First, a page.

Wind turbines, like other tall structures will cast a shadow on the neighbouring area when the sun is visible. If you live very close to the wind turbine, it may be annoying if the rotor blades chop the sunlight, causing a flickering (blinking) effect while the rotor is in motion. A bit of careful planning, and the use of good software to plan your wind turbine site can help you resolve this problem, however. If you know where the potential flicker effect is of a certain size, you may be able to place the turbines to avoid any major inconvenience for the neighbours.
Predicting Shadow Flicker
Fortunately, we are able to predict quite accurately the probability of when and for how long there may be a flicker effect. We may not know in advance whether there is wind, or what the wind direction is, but using astronomy and trigonometry we can compute either a likely, or a “worst case” scenario, i.e. a situation where there is always sunshine, when the wind is blowing all the time, and when the wind and the turbine rotor keep tracking the sun by yawing the turbine exactly as the sun moves.
Figuring out the exact shape, place, and time of the shadow from a wind turbine requires a lot of computation, but can be done using a professional wind software programme and can do this very accurately, even in hilly terrain, and with house windows of any size, shape, location and inclination facing in any direction.
Taken from PPS18
A104. Under certain combinations of geographical position and time of day, the sun may pass behind the rotors of a wind turbine and cast a shadow over neighbouring properties. When the blades rotate, the shadow flicks on and off; the effect is known as ‘shadow flicker’. It only occurs inside buildings where the flicker appears through a narrow window opening. A single window in a single building is likely to be affected for a few minutes at certain times of the day during short periods of the year. The likelihood of this occurring and the duration of such an effect depends upon:
- the direction of the residence relative to the turbine(s);
- the distance from the turbine(s);
- the turbine hub-height and rotor diameter;
- the time of year;
- the proportion of day-light hours in which the turbines operate;
- the frequency of bright sunshine and cloudless skies (particularly at low elevations above the horizon); and,
- the prevailing wind direction.
Only properties within 130 degrees either side of north, relative to the turbines can be affected at these latitudes in the UK – turbines do not cast long shadows on their southern side.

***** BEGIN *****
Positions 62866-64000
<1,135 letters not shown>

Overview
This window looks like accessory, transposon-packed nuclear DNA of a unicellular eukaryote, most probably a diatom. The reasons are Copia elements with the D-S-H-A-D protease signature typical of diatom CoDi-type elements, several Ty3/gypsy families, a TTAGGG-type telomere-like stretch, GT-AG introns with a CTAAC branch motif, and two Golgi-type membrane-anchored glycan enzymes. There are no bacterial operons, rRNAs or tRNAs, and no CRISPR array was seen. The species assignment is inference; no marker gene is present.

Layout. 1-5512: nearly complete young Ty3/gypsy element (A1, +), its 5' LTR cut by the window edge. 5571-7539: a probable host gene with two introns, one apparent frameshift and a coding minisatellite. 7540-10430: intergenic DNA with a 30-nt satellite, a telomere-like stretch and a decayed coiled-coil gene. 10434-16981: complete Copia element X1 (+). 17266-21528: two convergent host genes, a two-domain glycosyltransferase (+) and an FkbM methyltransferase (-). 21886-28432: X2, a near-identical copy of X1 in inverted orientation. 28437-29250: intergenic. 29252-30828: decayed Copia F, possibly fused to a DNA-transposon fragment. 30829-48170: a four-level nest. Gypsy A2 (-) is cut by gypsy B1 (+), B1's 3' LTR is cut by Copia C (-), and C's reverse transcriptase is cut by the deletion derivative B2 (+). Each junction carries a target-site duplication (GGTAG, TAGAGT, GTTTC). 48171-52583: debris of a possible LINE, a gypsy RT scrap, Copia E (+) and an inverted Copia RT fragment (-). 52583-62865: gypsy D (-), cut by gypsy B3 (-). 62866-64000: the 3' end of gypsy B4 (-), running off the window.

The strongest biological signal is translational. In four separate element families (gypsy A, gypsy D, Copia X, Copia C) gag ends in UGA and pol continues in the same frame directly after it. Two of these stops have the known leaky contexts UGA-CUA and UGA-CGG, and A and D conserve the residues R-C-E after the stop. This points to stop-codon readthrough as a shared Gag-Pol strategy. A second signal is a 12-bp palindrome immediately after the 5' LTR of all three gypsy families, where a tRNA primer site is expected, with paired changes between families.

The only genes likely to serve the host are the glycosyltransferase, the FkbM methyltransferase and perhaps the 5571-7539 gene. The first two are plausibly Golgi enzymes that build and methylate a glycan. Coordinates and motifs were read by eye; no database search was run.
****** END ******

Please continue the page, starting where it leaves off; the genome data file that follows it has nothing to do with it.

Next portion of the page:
A105. The further the observer is from the turbine the less pronounced the effect will be. There are several reasons for this:
- there are fewer times when the sun is low enough to cast a long shadow;
- when the sun is low it is more likely to be obscured by either cloud on the horizon or intervening buildings and vegetation; and,
- the centre of the rotor’s shadow passes more quickly over the land reducing the duration of the effect.
A106. At distance, the blades do not cover the sun but only partly mask it, substantially weakening the shadow. This effect occurs first with the shadow from the blade tip, the tips being thinner in section than the rest of the blade. The shadows from the tips extend the furthest and so only a very weak effect is observed at distance from the turbines.
A107. Problems caused by shadow flicker are rare. At distances greater than 10 rotor diameters from a turbine, the potential for shadow flicker is very low. The seasonal duration of this effect can be calculated from the geometry of the machine and the latitude of the site. Where shadow flicker could be a problem, developers should provide calculations to quantify the effect and where appropriate take measures to prevent or ameliorate the potential effect, such as by turning off a particular turbine at certain times.
A108. Careful site selection, design and planning, and good use of relevant software, can help avoid the possibility of shadow flicker in the first instance. It is recommended that shadow flicker at neighbouring offices and dwellings within 500m should not exceed 30 hours per year or 30 minutes per day.
A109. Turbines can also cause flashes of reflected light, which can be visible for some distance. It is possible to ameliorate the flashing but it is not possible to eliminate it. Careful choice of blade colour and surface finish can help reduce the effect. Light grey semi-matt finishes are often used for this. Other colours and patterns can also be used to reduce the effect further.